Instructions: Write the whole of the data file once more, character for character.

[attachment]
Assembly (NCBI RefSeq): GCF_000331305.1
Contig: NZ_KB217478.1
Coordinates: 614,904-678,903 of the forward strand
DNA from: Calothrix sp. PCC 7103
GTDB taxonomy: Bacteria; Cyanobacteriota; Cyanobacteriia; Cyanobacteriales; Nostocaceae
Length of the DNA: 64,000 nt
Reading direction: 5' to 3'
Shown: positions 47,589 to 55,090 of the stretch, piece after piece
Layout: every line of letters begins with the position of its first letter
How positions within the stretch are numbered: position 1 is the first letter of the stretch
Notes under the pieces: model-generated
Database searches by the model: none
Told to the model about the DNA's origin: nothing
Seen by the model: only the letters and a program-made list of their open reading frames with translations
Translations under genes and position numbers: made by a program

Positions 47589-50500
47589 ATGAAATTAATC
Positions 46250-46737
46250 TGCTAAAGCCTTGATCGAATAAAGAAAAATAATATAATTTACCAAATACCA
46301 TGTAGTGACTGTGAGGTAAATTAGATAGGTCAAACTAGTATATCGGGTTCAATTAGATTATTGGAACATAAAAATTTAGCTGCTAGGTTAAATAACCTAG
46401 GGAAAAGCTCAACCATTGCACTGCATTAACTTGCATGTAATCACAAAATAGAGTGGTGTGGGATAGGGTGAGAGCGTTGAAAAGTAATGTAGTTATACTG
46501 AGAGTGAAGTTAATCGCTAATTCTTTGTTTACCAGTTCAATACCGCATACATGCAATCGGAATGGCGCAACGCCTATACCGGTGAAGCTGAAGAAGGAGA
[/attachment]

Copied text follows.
Assembly (NCBI RefSeq): GCF_000331305.1
Contig: NZ_KB217478.1
Coordinates: 614,904-678,903 of the forward strand
DNA from: Calothrix sp. PCC 7103
GTDB taxonomy: Bacteria; Cyanobacteriota; Cyanobacteriia; Cyanobacteriales; Nostocaceae
Length of the DNA: 64,000 nt
Reading direction: 5' to 3'
Shown: positions 47,589 to 55,090 of the stretch, piece after piece
Layout: every line of letters begins with the position of its first letter
How positions within the stretch are numbered: position 1 is the first letter of the stretch
Notes under the pieces: model-generated
Database searches by the model: none
Told to the model about the DNA's origin: nothing
Seen by the model: only the letters and a program-made list of their open reading frames with translations
Translations under genes and position numbers: made by a program

Positions 47589-50500
47589 ATGAAATTAATC
Positions 46250-46737
46250 TGCTAAAGCCTTGATCGAATAAAGAAAAATAATATAATTTACCAAATACCA
46301 TGTAGTGACTGTGAGGTAAATTAGATAGGTCAAACTAGTATATCGGGTTCAATTAGATTATTGGAACATAAAAATTTAGCTGCTAGGTTAAATAACCTAG
46401 GGAAAAGCTCAACCATTGCACTGCATTAACTTGCATGTAATCACAAAATAGAGTGGTGTGGGATAGGGTGAGAGCGTTGAAAAGTAATGTAGTTATACTG
46501 AGAGTGAAGTTAATCGCTAATTCTTTGTTTACCAGTTCAATACCGCATACATGCAATCGGAATGGCGCAACGCCTATACCGGTGAAGCTGAAGAAGGAGA